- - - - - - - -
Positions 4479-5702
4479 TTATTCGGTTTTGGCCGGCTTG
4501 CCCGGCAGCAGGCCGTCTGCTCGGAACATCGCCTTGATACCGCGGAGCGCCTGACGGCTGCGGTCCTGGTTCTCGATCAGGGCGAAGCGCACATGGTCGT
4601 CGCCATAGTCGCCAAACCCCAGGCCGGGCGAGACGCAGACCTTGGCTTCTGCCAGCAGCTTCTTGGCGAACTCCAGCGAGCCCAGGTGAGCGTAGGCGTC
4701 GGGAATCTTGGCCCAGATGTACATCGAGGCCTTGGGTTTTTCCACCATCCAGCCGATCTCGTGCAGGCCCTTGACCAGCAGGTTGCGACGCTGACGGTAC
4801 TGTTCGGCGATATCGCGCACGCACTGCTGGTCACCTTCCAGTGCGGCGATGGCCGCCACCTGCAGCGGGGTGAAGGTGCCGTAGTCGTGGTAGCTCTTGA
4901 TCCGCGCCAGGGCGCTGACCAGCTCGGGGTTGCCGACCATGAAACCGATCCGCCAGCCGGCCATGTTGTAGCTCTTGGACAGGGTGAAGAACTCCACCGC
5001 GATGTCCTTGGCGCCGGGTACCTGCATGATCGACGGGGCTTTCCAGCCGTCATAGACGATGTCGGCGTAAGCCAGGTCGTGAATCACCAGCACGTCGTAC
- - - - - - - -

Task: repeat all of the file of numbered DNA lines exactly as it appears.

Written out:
Positions 4479-5702
4479 TTATTCGGTTTTGGCCGGCTTG
4501 CCCGGCAGCAGGCCGTCTGCTCGGAACATCGCCTTGATACCGCGGAGCGCCTGACGGCTGCGGTCCTGGTTCTCGATCAGGGCGAAGCGCACATGGTCGT
4601 CGCCATAGTCGCCAAACCCCAGGCCGGGCGAGACGCAGACCTTGGCTTCTGCCAGCAGCTTCTTGGCGAACTCCAGCGAGCCCAGGTGAGCGTAGGCGTC
4701 GGGAATCTTGGCCCAGATGTACATCGAGGCCTTGGGTTTTTCCACCATCCAGCCGATCTCGTGCAGGCCCTTGACCAGCAGGTTGCGACGCTGACGGTAC
4801 TGTTCGGCGATATCGCGCACGCACTGCTGGTCACCTTCCAGTGCGGCGATGGCCGCCACCTGCAGCGGGGTGAAGGTGCCGTAGTCGTGGTAGCTCTTGA
4901 TCCGCGCCAGGGCGCTGACCAGCTCGGGGTTGCCGACCATGAAACCGATCCGCCAGCCGGCCATGTTGTAGCTCTTGGACAGGGTGAAGAACTCCACCGC
5001 GATGTCCTTGGCGCCGGGTACCTGCATGATCGACGGGGCTTTCCAGCCGTCATAGACGATGTCGGCGTAAGCCAGGTCGTGAATCACCAGCACGTCGTAC